A curious mixture of soap opera and DIY, Round at the Redways appeared on the new independent network on a Wednesday at 5.45pm from the first week of ITV’s launch.
The weekly 15-minute serial depicts the daily life of the Redway family. Bill Redway (Howard Greene) runs a small ironmongery shop in a London suburb with the help - and hindrance - of his wife Ruth (Marjorie Lawrence) and their children, Maureen (Jacqueline Wall) and "Noke", short (apparently) for Pinocchio (Andrew Irvine).
Clearly aimed at children, it would be the last programme broadcast in the late afternoon before the ‘toddler’s truce’, a one-hour closedown of television which enabled parents to settle their younger children before getting them off to bed, and was very likely based, if not influenced, by the BBC soap opera for children; The Appleyards in respect of a family drama that may have appealed to a younger audience.
As the ‘man of the house’, Bill Redway was not only the shop keeper but also the family handyman, although he displayed a certain ineptness in the DIY jobs he undertook. This was not the case of the actor who played him. Born Henry Howard Greenhouse he trained as a draughtsman's assistant and an architect. Whilst studying at Cardiff College he befriended fellow pupil Terry Nation and the pair worked together on student productions. This led to working weekends at the New Theatre, Cardiff, as a stagehand and ultimately to becoming an actor. To supplement his income, Greenhouse applied himself to anything and everything, including stage management, design, building, acting, writing, and teaching children with special needs. In 1950 he changed his name to Harry Greene by deed poll. Greene is the father of the former Blue Peter presenter Sarah Greene. It’s not known why he was credited as Howard Greene for this series.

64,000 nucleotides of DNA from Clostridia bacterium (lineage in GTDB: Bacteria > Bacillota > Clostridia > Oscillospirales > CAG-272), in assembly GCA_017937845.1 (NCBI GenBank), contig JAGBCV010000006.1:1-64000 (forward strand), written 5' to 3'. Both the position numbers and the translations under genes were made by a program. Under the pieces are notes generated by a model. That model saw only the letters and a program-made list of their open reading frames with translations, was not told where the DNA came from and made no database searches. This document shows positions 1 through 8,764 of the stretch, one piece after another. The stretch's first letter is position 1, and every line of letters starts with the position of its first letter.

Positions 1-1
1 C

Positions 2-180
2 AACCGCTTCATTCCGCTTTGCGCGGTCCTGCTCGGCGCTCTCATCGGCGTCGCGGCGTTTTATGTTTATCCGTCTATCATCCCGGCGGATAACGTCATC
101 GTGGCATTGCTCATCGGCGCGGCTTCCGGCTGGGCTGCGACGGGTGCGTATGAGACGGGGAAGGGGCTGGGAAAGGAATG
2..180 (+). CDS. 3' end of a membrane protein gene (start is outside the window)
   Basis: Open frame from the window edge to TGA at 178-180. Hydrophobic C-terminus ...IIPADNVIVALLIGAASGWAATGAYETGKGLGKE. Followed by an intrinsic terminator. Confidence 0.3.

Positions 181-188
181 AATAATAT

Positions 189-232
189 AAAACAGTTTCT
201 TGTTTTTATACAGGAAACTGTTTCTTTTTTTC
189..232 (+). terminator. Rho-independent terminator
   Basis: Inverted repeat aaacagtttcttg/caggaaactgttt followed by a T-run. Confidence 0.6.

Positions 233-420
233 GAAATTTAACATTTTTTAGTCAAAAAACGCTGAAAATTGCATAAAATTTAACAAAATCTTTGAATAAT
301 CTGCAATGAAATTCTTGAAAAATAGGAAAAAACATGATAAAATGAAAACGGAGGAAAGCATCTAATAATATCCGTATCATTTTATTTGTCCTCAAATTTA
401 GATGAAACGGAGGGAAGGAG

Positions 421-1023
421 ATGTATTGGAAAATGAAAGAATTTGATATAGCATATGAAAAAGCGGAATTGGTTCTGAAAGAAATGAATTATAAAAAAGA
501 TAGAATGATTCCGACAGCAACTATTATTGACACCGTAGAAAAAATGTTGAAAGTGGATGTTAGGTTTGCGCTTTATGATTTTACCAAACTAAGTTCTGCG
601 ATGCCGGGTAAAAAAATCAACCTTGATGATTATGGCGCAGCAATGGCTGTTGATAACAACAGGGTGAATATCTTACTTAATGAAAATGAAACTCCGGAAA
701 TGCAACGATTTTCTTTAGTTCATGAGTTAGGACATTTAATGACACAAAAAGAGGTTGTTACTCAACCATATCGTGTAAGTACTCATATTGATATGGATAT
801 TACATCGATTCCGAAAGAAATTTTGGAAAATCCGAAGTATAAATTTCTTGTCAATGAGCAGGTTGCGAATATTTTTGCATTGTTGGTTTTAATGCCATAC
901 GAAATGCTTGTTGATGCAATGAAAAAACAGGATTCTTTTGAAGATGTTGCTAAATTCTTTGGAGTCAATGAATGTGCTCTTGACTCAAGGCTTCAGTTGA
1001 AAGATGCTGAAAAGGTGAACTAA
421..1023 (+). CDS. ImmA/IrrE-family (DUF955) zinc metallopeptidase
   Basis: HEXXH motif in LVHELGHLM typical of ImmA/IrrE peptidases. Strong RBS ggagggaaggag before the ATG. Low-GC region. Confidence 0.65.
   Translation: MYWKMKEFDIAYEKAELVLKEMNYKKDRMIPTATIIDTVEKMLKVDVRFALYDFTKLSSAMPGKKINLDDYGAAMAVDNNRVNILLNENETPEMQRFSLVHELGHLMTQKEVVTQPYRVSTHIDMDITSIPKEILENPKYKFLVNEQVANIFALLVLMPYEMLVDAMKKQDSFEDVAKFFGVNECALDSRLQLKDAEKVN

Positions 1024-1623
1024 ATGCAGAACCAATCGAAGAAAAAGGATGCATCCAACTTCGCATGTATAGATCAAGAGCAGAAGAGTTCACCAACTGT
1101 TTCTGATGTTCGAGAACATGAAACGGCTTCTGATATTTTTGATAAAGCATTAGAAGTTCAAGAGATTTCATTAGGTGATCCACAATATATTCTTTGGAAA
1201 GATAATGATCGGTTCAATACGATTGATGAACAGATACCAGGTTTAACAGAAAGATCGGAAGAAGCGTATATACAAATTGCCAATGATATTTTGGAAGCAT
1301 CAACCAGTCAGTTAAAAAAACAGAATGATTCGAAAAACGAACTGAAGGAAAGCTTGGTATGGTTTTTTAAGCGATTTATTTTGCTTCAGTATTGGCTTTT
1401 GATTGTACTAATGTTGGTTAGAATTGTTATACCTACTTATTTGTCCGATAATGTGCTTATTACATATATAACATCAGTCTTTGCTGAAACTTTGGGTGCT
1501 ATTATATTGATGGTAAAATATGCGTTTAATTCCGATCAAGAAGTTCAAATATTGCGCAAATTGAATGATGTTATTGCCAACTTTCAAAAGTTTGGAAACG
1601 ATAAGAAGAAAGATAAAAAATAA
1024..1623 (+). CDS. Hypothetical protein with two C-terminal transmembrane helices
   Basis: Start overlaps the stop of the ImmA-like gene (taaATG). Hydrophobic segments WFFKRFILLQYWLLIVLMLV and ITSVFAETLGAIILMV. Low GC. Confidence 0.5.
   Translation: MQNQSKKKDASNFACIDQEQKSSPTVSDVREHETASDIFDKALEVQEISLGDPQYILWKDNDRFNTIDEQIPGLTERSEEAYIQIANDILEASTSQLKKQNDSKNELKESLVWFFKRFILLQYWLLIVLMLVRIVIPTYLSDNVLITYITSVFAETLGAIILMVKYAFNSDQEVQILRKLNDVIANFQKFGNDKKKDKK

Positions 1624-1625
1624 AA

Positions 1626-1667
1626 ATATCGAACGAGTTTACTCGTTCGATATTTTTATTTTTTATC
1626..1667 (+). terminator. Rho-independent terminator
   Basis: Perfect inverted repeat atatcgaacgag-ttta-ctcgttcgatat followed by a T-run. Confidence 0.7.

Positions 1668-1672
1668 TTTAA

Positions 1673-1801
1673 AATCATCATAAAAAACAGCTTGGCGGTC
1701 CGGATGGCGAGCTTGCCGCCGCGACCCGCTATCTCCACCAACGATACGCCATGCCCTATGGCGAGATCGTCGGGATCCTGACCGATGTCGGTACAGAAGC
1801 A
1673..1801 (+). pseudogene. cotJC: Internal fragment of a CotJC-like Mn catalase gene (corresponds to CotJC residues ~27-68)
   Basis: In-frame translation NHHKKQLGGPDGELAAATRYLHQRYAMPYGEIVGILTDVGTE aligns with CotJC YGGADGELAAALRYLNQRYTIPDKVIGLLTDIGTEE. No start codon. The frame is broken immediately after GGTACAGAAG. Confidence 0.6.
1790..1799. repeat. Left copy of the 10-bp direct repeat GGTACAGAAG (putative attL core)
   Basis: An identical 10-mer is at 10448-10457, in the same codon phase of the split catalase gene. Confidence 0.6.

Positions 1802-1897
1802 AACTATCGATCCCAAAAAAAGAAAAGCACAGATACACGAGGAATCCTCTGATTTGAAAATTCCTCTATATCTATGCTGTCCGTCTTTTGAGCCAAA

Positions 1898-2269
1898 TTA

Whilst working as an actor, Greene met his ‘Round at the Redways’ co-star, Marjorie Lawrence, and by the time they came to the screen as husband and wife, they were real-life husband and wife. Andrew Irvine, better known now as Andy Irvine, the curiously named son ‘Noke’, later became one of Ireland's leading folk musicians.
The show ran for seven months and when it came to an end Marjorie Lawrence approached Associated Rediffusion with a proposal for Harry to film a DIY show based on him doing up their flat in Primrose Hill, North London. First shown on 4 January 1957, ‘Handy Round the Home’ emphasised practical demonstrations that viewers could copy at home. With that series Harry Greene became television's first DIY expert and his catchphrase, "Safety first; DIY second" made him a household name. During his lifetime, Greene wrote over 23 books, presented more than 2,000 DIY programmes, and via his building company provided bespoke construction services to over 32 stars of stage and television.
‘Round at the Redways’ was either filmed or broadcast live from a small studio in Kensington, London, that A-R had purchased in May 1955. Sadly, no evidence exists of it having survived in the archives.
Published on November 22nd, 2020. Written by Laurence Marcus for Television Heaven.